John Squire: Heat, Light, Death and Industry, Gallery Oldham, 7 July – 5 September 2009
Trips to see John Squire’s exhibitions have, for me, taken on what is commonly referred to as epic proportions. The last time, part of the bus journey up involved travelling through a blizzard. This time, I found myself, along with companion, Mr Jah of Scouse, driving to Oldham through torrential rain for the most part. And I think the whole trip would not even have happened if it hadn’t been for John Squire’s agent saying to me at the last exhibition, “you’ll have to make it up to the next one” – a dare, if ever there was one.
Despite the poor weather conditions, we spent most of the journey chatting away merrily, listening to, amongst other things, The School, Tom Novy, John Squire’s “Time Changes Everything” and The Music’s “Welcome To The North”. In fact, so merry were we that somewhere round about Birmingham, we found ourselves joining the wrong motorway and careering down the M1 towards London. Exactly how this happened, I’m not entirely sure. I thought I spotted a UFO at one point, but I think this was just circumstantial.
We needed to be in Oldham by 9pm, as this is when the opening was, erm, closing, and despite having left Cardiff at 3, with our little detour and the heavy traffic, it was now quite likely that we were not going to make it in time. Undeterred, we carried on, choosing to bomb back up the M1 the other way, rather than rejoin the M6. At least this way, the traffic was clearer. We made one further unplanned diversion through Rotherham, before finding that we were now truly taking the scenic route through the East Pennines. We saw a couple of rainbows, but there was barely time to stop and admire the views – we had a place to be, as well as people, and paintings to see!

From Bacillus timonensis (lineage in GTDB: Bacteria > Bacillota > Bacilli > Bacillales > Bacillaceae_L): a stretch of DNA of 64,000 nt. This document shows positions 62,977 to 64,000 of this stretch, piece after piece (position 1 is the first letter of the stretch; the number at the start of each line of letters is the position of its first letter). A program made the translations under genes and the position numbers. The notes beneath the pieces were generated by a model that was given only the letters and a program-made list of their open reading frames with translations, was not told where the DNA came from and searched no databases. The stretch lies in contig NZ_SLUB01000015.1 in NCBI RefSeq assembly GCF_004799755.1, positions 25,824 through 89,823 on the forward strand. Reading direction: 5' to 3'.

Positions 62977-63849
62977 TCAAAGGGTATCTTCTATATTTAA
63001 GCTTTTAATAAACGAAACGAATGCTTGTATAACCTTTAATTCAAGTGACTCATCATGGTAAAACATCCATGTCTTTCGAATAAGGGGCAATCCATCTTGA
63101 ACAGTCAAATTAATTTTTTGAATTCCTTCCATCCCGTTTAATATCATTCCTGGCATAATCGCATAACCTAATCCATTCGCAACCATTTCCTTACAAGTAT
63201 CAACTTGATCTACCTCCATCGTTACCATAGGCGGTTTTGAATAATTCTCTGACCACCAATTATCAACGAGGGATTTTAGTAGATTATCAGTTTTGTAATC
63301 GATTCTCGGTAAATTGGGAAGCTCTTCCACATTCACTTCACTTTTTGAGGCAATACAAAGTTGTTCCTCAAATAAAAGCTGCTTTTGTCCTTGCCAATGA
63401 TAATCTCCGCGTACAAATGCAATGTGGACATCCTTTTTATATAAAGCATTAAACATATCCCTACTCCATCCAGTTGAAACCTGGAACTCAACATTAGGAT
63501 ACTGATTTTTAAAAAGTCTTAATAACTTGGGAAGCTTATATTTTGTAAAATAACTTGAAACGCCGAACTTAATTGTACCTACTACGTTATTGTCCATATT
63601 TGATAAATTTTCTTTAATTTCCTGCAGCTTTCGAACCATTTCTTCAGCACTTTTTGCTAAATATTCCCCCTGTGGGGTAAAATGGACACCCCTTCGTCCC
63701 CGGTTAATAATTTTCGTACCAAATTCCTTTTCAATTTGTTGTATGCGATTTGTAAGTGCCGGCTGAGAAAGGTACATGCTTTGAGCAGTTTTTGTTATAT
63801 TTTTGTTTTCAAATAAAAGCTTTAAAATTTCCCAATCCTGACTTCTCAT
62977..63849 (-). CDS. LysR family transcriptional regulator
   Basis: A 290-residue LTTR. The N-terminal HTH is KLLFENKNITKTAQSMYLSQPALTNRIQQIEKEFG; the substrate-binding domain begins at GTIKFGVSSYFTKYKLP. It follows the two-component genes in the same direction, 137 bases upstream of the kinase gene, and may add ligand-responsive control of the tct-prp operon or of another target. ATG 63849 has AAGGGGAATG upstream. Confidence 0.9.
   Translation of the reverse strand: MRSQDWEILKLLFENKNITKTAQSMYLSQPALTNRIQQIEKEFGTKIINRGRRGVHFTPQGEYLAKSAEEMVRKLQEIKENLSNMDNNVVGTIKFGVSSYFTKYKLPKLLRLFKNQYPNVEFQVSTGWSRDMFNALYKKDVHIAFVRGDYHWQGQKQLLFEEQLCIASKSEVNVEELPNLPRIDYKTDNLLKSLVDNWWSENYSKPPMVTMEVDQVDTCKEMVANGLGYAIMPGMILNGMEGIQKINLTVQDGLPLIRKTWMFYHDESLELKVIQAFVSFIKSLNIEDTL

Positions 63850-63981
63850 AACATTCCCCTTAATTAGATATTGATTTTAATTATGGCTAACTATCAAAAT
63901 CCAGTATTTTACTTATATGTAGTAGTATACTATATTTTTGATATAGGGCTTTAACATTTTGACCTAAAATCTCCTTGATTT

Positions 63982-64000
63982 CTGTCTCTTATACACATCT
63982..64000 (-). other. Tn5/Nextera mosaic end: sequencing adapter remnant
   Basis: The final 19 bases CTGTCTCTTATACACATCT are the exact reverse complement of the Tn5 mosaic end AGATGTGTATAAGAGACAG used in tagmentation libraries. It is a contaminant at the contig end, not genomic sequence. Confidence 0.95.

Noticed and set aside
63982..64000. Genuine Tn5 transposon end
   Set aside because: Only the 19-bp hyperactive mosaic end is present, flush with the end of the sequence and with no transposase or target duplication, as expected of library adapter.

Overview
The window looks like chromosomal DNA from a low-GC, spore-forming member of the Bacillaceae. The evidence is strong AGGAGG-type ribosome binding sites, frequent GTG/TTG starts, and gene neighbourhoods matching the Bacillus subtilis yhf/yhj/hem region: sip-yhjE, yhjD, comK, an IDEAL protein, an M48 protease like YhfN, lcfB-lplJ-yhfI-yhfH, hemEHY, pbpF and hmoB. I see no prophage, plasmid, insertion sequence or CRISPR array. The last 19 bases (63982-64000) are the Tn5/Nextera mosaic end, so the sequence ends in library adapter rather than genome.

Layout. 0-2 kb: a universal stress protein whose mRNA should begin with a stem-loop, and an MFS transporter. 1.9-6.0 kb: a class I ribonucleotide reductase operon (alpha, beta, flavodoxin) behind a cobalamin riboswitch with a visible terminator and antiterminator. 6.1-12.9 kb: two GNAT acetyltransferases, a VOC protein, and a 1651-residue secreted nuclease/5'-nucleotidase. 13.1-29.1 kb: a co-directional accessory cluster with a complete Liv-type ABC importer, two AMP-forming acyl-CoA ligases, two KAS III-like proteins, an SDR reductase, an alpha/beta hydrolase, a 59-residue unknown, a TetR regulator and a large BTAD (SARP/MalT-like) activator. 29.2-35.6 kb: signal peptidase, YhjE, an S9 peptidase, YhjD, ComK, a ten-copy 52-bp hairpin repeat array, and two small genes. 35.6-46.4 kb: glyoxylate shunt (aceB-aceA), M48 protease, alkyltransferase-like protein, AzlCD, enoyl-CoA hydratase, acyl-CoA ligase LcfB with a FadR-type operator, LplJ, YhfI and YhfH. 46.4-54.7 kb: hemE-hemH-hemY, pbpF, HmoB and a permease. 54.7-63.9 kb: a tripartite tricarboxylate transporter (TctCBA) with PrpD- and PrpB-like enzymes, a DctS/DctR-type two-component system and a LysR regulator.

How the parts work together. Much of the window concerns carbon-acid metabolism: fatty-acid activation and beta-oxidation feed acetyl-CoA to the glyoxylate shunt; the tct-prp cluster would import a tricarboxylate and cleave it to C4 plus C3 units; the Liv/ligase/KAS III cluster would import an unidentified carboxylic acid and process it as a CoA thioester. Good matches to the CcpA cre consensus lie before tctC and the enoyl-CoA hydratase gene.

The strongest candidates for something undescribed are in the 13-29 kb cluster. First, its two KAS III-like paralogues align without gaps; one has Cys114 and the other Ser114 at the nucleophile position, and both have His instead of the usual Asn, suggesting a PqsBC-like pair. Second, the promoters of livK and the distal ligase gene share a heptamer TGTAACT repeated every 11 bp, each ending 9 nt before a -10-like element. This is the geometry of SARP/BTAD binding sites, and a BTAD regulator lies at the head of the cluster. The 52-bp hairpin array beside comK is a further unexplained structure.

The final stretch into Oldham was free from mistakes, and fortune was now favouring us, as the venue for the exhibition – Gallery Oldham – was well sign-posted. We made it in at ten to nine, thankfully just before the last of the free bottles of Magners were packed away.
I think our viewing of Squire’s latest work could not have lasted much longer than ten minutes, as we were being encouraged to be quick about it. All that way for a ten minute viewing!! I resolved that we should return in the morning to have a proper look. It was good to see John’s agent, Vivienne, once again, who appears more beautiful with each exhibition, this time dressed in an eye-catching white and yellow number, and also of course, John himself.
Tags: Heat Light Death and Industry, Jah Scouse, john squire, MT Bellys